Mike Phelan starred in a webinar hosted by The Coaching Manual last night, and spoke candidly about his journey, his own coaching philosophies, Sir Alex Ferguson, and Cristiano Ronaldo - among others.
When asked by the webinar’s host Paul Bright about his development as a coach, Mike pointed to his first spell at Manchester United and the time he spent working with Sir Alex Ferguson and the space the former Manchester United manager afforded his coaches to grow.
Mike said: “As a coach you have to hope that you’re in it for the long haul - that you can keep evolving your players and keep evolving yourself. The one thing about Sir Alex Ferguson was that he would give you the opportunity to coach. His longevity was excellent - 20-odd years at one football club, probably never be repeated again. What he did was give you an element of security to actually work at your job, learn, and develop.”
In association with Sensible Soccer Ltd, The Mike Phelan Webinar raised more than £700 for the healthcare workers helping to keep us safe during this global pandemic.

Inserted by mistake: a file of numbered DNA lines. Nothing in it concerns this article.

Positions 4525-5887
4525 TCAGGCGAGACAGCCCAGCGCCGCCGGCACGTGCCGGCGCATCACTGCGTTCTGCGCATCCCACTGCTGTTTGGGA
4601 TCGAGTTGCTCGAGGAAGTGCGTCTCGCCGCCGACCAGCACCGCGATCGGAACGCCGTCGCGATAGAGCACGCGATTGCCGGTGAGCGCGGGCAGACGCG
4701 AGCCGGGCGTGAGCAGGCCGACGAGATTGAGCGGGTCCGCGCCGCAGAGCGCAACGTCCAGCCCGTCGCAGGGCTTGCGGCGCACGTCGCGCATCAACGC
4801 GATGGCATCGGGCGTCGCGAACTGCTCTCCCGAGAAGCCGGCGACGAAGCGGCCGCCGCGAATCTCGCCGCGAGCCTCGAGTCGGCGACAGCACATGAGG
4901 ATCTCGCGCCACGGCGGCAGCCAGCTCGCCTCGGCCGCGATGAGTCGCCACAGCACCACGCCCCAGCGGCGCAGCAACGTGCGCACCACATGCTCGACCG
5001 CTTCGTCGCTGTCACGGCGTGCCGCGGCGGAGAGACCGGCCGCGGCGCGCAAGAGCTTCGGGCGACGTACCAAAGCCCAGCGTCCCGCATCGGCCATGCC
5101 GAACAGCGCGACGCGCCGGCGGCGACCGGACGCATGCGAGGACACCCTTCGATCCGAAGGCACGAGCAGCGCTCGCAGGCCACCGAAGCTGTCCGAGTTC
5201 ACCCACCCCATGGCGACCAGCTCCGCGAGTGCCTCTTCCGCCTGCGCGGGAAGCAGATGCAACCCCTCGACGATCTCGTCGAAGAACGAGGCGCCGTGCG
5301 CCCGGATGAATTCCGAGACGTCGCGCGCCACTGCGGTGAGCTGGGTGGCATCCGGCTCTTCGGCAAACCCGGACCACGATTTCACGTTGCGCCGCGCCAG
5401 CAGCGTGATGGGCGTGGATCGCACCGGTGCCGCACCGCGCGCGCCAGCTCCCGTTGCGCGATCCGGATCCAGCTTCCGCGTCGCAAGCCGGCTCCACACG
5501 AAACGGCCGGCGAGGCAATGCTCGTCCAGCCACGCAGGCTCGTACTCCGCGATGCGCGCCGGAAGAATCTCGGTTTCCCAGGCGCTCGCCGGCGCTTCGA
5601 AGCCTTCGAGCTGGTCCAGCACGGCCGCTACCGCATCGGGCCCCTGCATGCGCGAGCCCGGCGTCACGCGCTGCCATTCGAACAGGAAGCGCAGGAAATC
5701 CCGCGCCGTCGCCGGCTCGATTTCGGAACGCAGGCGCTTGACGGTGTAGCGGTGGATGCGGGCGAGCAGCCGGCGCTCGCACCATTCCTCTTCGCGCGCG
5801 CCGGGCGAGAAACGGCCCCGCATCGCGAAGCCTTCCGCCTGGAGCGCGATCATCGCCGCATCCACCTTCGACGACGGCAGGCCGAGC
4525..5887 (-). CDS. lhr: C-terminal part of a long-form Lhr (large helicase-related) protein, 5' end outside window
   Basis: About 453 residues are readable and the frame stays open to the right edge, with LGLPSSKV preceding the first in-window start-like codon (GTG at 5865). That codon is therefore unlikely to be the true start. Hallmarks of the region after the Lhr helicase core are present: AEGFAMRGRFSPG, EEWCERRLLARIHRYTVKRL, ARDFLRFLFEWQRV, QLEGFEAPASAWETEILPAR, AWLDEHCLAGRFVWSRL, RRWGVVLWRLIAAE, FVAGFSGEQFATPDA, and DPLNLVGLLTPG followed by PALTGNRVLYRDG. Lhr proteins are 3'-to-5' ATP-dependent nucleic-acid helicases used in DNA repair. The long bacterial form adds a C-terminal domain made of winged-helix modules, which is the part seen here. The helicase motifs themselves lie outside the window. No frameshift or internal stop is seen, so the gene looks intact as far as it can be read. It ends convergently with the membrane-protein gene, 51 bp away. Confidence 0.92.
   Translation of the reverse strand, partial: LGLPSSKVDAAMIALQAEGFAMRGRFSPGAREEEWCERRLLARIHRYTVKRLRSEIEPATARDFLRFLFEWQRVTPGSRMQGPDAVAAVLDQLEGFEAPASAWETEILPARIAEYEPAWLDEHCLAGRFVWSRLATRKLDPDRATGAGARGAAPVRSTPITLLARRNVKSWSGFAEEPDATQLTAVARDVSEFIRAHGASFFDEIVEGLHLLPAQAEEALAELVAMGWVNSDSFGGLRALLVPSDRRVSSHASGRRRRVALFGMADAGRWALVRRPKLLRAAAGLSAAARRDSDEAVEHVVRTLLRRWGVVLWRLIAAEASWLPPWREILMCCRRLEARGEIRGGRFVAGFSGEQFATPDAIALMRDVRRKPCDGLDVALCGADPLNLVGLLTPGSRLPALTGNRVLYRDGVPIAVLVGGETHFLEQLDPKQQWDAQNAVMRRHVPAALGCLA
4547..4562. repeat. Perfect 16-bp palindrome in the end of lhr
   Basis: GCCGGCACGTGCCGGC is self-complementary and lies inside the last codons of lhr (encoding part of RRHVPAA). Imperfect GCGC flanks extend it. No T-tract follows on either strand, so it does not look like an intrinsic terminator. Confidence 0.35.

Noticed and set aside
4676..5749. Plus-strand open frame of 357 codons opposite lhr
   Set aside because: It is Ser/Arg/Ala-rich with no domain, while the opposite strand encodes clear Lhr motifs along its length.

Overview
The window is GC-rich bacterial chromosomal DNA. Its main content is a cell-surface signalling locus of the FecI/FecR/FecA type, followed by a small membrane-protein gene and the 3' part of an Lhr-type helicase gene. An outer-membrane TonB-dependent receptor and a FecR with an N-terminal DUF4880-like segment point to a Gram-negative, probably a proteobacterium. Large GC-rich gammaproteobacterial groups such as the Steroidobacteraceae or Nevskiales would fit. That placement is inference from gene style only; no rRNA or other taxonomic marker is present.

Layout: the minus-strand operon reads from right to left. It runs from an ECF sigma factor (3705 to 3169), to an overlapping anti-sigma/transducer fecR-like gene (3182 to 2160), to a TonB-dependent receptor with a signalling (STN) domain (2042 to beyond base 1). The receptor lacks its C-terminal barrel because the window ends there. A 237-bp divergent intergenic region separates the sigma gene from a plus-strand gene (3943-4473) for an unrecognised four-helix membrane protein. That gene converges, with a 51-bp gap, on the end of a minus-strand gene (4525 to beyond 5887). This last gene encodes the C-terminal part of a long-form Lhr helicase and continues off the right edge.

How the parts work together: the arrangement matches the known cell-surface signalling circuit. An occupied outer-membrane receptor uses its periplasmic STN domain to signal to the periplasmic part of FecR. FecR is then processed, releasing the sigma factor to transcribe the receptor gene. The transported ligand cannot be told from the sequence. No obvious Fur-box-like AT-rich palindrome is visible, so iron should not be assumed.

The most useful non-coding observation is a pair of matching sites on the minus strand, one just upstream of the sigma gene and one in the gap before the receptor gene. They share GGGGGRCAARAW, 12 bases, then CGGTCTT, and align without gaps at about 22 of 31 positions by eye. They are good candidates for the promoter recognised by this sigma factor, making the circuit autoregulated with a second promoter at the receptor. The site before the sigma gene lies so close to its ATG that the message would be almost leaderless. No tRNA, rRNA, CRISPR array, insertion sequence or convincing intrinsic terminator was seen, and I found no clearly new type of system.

Mike continued: “That longevity allowed us to benefit from a continuity of players to work with - a lot of players who all bring something to the training ground - both as people and as players.
“For example, some of the foreign players bring with them so many different challenges - how do you create an individual player into a team player? Ronaldo sticks out quite well there.”
Mike, who had a coaching role at Manchester United's Centre of Excellence, was promoted to first team coach in 2001. Cristiano Ronaldo joined the Red Devils as a highly-rated teenager in 2003 before departing for the Santiago Bernabéu and Real Madrid as the holder of the Ballon D'Or in 2009 - by which point Mike had been promoted again to Assistant Manager.
Mike said: “I always felt that for coaches - not just myself - around Cristiano Ronaldo, he was like a sponge. He wanted more, he’d challenge you for more. But you had to get Cristiano to be a team player. And he got it. There were certain things we did in training, which made him do things which maybe he didn’t really want to do.
“But eventually, when the success came, and then when he moved on, particularly during his time at Real Madrid, there are certain things that you observe from Cristiano in a game playing at Real Madrid that he definitely picked up at Manchester United.
“There’s a satisfaction there. I don’t claim to have created Cristiano Ronaldo, because there is a lot of people who influenced Cristiano. But the biggest influence he has had has been himself, and his drive. He’s been fantastic - and of course there’s other players as well.”
The full webinar is available to view on our YouTube channel here. Subscribe for more great content.